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Rugby | Rugby World Cup

History leaves wounded ABs wary of Pumas

The form book says it will be New Zealand all the way over Argentina in their World Cup quarterfinal on Sunday, but the All Blacks know from bitter experience nothing can be taken for granted.

Despite a raft of injuries forcing a makeshift look to the team, particularly in the backs, coach Graham Henry has the pack he wants to confront Argentina in what is shaping as a titanic forward battle.

But to get his top eight on the paddock means playing inspirational captain Richie McCaw, despite a foot injury which has limited his training.

Ful-back Mils Muliaina gets his chance to become the second All Black behind McCaw to play 100 tests after injury ruled out Israel Dagg who joined Richard Kahui and Zac Guildford on the unavailable roster.

The Pumas have never beaten New Zealand in 13 attempts but history shows the All Blacks have trouble dealing with knockout contests, notably losing to France in the 2007 quarterfinals.

"There's a lot of pressure and we've known about that pressure over the years. If you don't perform you're out," said Henry, was also in charge of the All Blacks when they made their early exit four years ago.

Argentina back themselves in a physical contest but New Zealand's tight-five forwards are match fit despite injuries all around them.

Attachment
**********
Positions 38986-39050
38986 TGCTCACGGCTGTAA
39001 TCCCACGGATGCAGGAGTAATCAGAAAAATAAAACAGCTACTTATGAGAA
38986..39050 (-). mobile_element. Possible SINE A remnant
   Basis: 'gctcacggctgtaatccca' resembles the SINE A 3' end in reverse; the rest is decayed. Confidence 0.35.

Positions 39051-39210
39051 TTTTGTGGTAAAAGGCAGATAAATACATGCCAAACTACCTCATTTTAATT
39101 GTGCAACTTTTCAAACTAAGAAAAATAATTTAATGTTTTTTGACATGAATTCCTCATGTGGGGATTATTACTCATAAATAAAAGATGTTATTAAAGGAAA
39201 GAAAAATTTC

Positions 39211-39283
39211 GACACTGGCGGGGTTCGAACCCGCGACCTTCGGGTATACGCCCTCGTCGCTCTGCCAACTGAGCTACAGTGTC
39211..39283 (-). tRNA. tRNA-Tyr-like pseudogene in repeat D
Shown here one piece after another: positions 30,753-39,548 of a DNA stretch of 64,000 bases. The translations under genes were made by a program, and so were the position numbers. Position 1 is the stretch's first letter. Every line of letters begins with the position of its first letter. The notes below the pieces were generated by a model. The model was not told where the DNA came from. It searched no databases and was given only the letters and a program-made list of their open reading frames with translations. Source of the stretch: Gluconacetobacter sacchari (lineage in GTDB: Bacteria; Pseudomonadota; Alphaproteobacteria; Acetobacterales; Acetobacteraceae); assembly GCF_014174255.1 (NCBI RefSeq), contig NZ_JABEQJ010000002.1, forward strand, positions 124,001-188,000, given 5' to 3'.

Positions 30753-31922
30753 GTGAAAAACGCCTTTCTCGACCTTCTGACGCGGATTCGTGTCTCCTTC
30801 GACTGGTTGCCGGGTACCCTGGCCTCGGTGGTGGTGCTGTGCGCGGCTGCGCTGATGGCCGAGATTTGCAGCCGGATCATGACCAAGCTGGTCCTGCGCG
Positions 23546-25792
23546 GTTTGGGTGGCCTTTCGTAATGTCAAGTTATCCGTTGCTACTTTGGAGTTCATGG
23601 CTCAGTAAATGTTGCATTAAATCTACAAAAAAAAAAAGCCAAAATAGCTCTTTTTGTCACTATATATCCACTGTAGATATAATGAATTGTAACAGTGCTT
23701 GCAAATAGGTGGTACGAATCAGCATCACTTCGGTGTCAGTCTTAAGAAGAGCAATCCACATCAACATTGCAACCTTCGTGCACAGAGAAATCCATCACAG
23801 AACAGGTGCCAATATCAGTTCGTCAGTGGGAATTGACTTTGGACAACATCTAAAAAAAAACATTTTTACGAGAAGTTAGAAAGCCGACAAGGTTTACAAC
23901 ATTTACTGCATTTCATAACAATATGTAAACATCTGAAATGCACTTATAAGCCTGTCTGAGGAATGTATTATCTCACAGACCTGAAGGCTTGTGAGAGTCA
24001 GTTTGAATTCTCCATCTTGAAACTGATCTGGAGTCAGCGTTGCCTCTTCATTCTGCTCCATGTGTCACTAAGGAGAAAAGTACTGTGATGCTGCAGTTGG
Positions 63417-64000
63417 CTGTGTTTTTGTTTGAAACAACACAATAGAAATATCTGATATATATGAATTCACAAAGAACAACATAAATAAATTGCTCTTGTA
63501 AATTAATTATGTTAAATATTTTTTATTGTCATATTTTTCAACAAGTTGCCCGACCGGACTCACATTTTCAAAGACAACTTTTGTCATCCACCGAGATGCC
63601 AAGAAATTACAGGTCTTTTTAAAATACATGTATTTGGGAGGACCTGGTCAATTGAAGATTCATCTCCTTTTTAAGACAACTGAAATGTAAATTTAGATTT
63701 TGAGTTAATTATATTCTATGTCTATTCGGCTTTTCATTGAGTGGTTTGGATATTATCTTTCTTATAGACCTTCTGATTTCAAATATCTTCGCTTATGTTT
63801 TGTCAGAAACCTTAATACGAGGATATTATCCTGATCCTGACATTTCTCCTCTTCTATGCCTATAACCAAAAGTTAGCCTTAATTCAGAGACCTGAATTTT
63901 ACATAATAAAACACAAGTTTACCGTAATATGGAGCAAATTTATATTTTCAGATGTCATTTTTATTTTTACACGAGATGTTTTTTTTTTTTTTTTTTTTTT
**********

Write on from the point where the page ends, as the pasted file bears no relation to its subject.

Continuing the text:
Hooker Keven Mealamu was rested for the opening pool game against Tonga while Owen Franks, Tony Woodcock, Brad Thorn and Sam Whitelock featured in every pool match.

Argentina have been bolstered by the inclusion of prop Rodrigo Roncero after the renowed scrummager passed a fitness test on Friday.

His selection means the only change to the Pumas side that pipped Scotland 13-12 two weeks ago is the inclusion of Leonardo Senatore at No 8, replacing Juan Martin Fernandez Lobbe who suffered a tournament-ending knee injury in that match.

Argentina centre Marcelo Bosch said if their forwards could help the side stay with New Zealand in the early stages, they had a shot at causing a stunning upset.

"We need to control the ball, and give it everything for the first 15 minutes and not concede any points. If in those 15 minutes they do not score, we could show them that we are there and that everything is posible," Bosch explained.

While All Blacks have their most potent loose trio together for the first time in the tournament, Henry conceded only team enforcer Jerome Kaino can claim to be at full power.

Backrower Kieran Read is underdone, having played 50 minutes against Canada last week in his first game since an ankle injury in August and McCaw is taking only a limited part in training because of his foot.

"I think Richie's got a challenge on. He hasn't played for a while and he's not preparing as he normally does so it's going to be a big mental challenge for him," Henry said.

Argentina's well-established game plan is built around a big scrum, driving in the lineout, a huge physical presence at the breakdown and putting the ball in the air which will test Sonny Bill Williams who has been converted from centre to wing to plug an injury gap.

Debate continues in New Zealand whether inexperienced Colin Slade is the right person to steer the side in the absence of injured playmaker Dan Carter but the fly-half said he was not overawed by the occasion.

"I'm going out there to be me," Slade insisted. "I'm not going out there to be DC (Dan Carter).

"I'm going to play my game and lead the team the best way I know how."


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